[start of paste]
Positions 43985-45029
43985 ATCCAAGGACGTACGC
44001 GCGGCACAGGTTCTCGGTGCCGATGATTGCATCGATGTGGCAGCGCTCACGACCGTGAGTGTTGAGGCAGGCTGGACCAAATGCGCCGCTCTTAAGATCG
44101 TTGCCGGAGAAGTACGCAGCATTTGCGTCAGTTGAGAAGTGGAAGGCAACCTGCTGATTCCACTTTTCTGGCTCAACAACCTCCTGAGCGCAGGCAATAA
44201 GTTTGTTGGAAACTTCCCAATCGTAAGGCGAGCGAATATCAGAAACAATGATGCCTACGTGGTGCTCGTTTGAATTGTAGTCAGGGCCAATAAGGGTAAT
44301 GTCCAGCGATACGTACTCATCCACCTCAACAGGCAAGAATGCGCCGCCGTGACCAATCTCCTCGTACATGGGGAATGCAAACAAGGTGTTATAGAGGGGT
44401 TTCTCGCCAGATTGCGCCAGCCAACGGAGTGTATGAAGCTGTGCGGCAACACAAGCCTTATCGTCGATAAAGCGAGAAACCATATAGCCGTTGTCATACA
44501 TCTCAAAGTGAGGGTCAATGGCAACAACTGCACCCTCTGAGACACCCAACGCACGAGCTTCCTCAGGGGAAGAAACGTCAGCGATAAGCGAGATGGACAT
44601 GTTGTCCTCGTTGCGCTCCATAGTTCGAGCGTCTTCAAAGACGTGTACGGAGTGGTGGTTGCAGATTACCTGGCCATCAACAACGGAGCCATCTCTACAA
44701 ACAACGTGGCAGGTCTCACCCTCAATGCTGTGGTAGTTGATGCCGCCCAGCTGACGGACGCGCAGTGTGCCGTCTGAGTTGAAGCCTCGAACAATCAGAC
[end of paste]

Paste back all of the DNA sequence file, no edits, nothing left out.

Positions 43985-45029
43985 ATCCAAGGACGTACGC
44001 GCGGCACAGGTTCTCGGTGCCGATGATTGCATCGATGTGGCAGCGCTCACGACCGTGAGTGTTGAGGCAGGCTGGACCAAATGCGCCGCTCTTAAGATCG
44101 TTGCCGGAGAAGTACGCAGCATTTGCGTCAGTTGAGAAGTGGAAGGCAACCTGCTGATTCCACTTTTCTGGCTCAACAACCTCCTGAGCGCAGGCAATAA
44201 GTTTGTTGGAAACTTCCCAATCGTAAGGCGAGCGAATATCAGAAACAATGATGCCTACGTGGTGCTCGTTTGAATTGTAGTCAGGGCCAATAAGGGTAAT
44301 GTCCAGCGATACGTACTCATCCACCTCAACAGGCAAGAATGCGCCGCCGTGACCAATCTCCTCGTACATGGGGAATGCAAACAAGGTGTTATAGAGGGGT
44401 TTCTCGCCAGATTGCGCCAGCCAACGGAGTGTATGAAGCTGTGCGGCAACACAAGCCTTATCGTCGATAAAGCGAGAAACCATATAGCCGTTGTCATACA
44501 TCTCAAAGTGAGGGTCAATGGCAACAACTGCACCCTCTGAGACACCCAACGCACGAGCTTCCTCAGGGGAAGAAACGTCAGCGATAAGCGAGATGGACAT
44601 GTTGTCCTCGTTGCGCTCCATAGTTCGAGCGTCTTCAAAGACGTGTACGGAGTGGTGGTTGCAGATTACCTGGCCATCAACAACGGAGCCATCTCTACAA
44701 ACAACGTGGCAGGTCTCACCCTCAATGCTGTGGTAGTTGATGCCGCCCAGCTGACGGACGCGCAGTGTGCCGTCTGAGTTGAAGCCTCGAACAATCAGAC